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Meaning of Competence and Competencies

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Presentation on theme: "Meaning of Competence and Competencies"— Presentation transcript:

1 Meaning of Competence and Competencies
Terms pervade much of HRM literature Terms are often used confusingly Competence – ability to carry out a specific task Competency – refers to behaviour

2 Government Initiatives
Investors in people Sector Skills Councils (SSCs) Learning and Skills Councils (LSCs)

3 Competence Movement Tension between what a trainee knows and what they can do after training Knowledge rather than practical skills carries status Government policy around schools – heightened emphasis on practical vocational skills

4 NVQs Bringing together a range of vocational qualifications
Developed for all occupational areas Five levels – basic to more complex

5 Training for Competence
Criterion related Developing ability of trainees to perform tasks related to job Expressed in terms of performance outcomes and specific indicators

6 NVQ Standards Divided into job roles
Key roles then subdivided into units of competence Then subdivision into elements of competence with attached performance criteria and range statements

7 Example – Level Three Management Standards
Table 17.1  Level three management standards

8 Principles of Competencies Leading to National Qualifications (1 of 2)
Open access Focus on what people can do Qualification same wherever training takes place Feature performance standards as basis of assessment Flexibility and modularisation Accreditation of prior experience and learning

9 Principles of Competencies Leading to National Qualifications (2 of 2)
Establishment of learning contract Flexibility in assessment achieved by the portfolio principle Continuous development Standards determined by designated lead bodies Assessment GNVQs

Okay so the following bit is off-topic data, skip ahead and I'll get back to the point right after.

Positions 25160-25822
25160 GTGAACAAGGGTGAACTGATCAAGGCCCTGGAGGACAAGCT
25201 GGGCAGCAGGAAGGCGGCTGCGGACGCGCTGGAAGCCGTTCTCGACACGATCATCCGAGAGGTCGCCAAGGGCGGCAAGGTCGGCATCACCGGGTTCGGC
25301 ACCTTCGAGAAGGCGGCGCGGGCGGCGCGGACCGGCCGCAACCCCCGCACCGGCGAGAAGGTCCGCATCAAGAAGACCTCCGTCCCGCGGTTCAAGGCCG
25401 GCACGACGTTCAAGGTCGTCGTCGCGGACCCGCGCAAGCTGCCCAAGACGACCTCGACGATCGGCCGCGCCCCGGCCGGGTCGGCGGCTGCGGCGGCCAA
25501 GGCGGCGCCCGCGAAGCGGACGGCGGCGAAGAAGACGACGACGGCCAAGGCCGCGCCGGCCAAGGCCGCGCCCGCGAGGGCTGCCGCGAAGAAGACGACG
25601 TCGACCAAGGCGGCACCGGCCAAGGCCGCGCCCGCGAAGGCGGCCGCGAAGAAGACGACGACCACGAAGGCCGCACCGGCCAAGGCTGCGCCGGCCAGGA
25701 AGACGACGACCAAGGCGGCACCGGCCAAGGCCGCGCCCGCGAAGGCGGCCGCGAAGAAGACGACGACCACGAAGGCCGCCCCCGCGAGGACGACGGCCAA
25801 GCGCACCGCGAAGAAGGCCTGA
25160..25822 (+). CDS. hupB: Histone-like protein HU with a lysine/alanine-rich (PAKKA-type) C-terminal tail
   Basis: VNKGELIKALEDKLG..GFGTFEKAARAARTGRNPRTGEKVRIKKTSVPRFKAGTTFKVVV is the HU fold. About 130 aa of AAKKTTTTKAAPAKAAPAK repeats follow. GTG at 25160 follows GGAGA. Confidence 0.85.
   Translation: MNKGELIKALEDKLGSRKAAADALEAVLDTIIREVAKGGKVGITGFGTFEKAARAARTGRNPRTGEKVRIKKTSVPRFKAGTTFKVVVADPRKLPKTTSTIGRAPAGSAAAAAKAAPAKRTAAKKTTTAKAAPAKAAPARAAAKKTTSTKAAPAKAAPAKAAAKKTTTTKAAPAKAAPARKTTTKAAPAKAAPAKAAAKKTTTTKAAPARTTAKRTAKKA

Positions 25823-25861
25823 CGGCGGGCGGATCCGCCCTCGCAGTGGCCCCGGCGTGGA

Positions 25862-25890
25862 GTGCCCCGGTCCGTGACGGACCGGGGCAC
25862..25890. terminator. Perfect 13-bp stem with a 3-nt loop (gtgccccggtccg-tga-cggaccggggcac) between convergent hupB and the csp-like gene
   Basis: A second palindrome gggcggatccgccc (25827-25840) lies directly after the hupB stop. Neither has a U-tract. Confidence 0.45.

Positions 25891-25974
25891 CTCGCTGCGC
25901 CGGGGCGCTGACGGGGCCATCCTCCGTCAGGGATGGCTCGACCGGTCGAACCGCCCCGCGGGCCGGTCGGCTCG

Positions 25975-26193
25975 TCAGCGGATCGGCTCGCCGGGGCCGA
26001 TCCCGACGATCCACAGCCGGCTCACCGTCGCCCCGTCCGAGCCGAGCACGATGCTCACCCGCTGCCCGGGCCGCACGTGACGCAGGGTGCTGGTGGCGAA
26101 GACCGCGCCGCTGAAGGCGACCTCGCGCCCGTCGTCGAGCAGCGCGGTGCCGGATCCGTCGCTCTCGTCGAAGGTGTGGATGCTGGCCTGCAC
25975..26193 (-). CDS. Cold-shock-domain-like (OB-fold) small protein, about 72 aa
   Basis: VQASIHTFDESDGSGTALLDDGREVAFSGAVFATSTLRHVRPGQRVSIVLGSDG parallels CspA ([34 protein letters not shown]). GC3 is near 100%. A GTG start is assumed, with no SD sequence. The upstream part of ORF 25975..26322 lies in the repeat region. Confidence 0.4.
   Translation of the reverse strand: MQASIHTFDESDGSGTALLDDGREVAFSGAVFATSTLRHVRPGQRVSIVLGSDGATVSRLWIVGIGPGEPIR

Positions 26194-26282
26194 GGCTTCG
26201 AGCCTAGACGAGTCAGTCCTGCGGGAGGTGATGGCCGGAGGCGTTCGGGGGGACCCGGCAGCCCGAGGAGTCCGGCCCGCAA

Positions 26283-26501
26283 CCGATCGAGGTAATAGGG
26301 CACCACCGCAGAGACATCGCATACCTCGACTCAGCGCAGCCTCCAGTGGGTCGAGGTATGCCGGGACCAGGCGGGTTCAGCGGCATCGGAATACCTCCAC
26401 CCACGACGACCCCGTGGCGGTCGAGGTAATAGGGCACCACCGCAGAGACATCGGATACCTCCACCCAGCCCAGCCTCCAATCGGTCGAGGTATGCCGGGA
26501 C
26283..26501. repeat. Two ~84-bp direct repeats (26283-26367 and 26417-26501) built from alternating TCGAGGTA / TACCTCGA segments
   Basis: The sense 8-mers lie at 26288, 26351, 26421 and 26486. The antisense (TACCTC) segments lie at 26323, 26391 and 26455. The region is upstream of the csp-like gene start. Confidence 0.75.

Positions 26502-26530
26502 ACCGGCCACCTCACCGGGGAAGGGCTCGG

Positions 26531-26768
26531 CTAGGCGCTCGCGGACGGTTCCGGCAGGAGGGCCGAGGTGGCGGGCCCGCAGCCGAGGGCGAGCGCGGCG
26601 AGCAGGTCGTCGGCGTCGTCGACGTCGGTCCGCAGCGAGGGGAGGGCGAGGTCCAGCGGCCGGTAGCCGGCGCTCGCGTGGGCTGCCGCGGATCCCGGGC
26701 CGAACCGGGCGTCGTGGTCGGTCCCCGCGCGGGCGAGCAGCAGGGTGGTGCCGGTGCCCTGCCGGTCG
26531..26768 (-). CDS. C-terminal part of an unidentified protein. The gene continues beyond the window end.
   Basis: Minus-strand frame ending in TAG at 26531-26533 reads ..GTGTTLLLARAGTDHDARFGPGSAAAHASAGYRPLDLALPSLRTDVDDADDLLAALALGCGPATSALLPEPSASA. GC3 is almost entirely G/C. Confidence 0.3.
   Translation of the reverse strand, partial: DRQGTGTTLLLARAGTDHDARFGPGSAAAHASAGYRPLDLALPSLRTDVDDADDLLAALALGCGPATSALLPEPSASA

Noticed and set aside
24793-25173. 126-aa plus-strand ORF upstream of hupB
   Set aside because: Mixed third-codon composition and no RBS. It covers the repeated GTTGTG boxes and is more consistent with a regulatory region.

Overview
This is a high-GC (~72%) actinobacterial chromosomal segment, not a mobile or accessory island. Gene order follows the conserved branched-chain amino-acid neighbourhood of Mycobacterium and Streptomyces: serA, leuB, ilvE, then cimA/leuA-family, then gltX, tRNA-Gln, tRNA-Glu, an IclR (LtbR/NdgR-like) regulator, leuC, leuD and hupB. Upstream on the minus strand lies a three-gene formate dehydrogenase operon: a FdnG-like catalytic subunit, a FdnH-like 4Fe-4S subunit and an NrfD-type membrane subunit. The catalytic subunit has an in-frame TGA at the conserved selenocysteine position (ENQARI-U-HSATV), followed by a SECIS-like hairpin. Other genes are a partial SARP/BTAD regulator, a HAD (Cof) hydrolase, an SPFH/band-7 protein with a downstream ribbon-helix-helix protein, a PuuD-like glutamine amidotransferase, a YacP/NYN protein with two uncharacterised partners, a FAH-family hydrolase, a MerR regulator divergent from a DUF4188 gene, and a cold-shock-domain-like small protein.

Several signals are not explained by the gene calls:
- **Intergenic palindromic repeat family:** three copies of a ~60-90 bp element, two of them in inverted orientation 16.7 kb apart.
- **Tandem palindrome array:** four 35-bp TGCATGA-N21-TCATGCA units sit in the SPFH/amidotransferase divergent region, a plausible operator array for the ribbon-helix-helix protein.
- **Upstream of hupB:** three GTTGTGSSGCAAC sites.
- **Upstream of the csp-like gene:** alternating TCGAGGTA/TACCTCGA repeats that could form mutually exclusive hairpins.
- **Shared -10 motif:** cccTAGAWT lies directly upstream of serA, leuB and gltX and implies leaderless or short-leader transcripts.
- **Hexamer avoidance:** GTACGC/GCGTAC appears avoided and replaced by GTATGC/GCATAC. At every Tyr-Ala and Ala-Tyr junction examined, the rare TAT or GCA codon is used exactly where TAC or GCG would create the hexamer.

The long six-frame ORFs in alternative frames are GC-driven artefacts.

10 Problematic Aspects of NVQs (1 of 2)
Assessment process can be laborious A lot of terminology around NVQs Generality of standards leads employers to modify for own use Difficult to measure satisfactory quality of assessment Standards are reductionist Functional approach can be narrow

11 Problematic Aspects of NVQs (2 of 2)
Early management standards gave incomplete representation of management Lack of attention to learning and cognitive processes May not stimulate further development Some resistance to idea that educators are not competent to set the training agenda

12 Characteristics of Behavioural Competencies
Trait Motive Skill Self image Social role

13 Threshold Competencies (1 of 2)
Table 17.2  The seven threshold competencies identified by Richard Boyatzis Source: R. Boyatzis (1982) The Competent Manager. New York: John Wiley.

14 Threshold Competencies (2 of 2)
Table 17.2  The seven threshold competencies identified by Richard Boyatzis Source: R. Boyatzis (1982) The Competent Manager. New York: John Wiley.

15 Clusters of Management Competencies
Goal and action Leadership Human resourcing Focus on others Directing subordinates (Boyatzis, 1982)

16 Goal & Action Cluster Concern with impact Diagnostic use of concepts
Efficiency orientation Proactivity (Boyatzis, 1982)

17 Leadership Cluster Conceptualisation Self confidence
Oral presentations (Boyatzis, 1982)

18 Human Resource Management Cluster
Use of socialised power Managing group processes (Boyatzis, 1982)

19 Focus on Others Cluster
Perceptual objectivity Self control Stamina and adaptability (Boyatzis, 1982)

20 Directing Subordinates Cluster
Developing others Spontaneity Use of unilateral power (Boyatzis, 1982)

21 Typical Content of a Competency Framework
Figure 17.1 Typical content of a competency framework (Source: This material is adapted from The Competencies Handbook by S. Whiddett and S. Hollyforde (1999), p. 14, with the permission of the Chartered Institute of Personnel and Development, CIPD House, Camp Road, London, SW19 4UX.)

22 Advantages of Behavioural Competencies
Way of expressing what is valued by an organisation Provide a critical mechanism for integrating HR practices to strategic approach to HR Competency framework can be used across HR practices Employees can be given a consistent message about what is valued and expected

23 Problematic Aspects of Behavioural Competencies
Complex research processes required Due to research process competencies will be backward looking May not include every aspect critical to superior performance A wider perspective needs to be taken People’s behaviour may not always be consistent

24 Summary IIP, SSCs and LSCs encourage the competence movement and NVQs
Competence is concerned with job standards and output Competency refers to behaviour or input Main vehicle for learning to achieve competence is NVQs NVQs continually criticised

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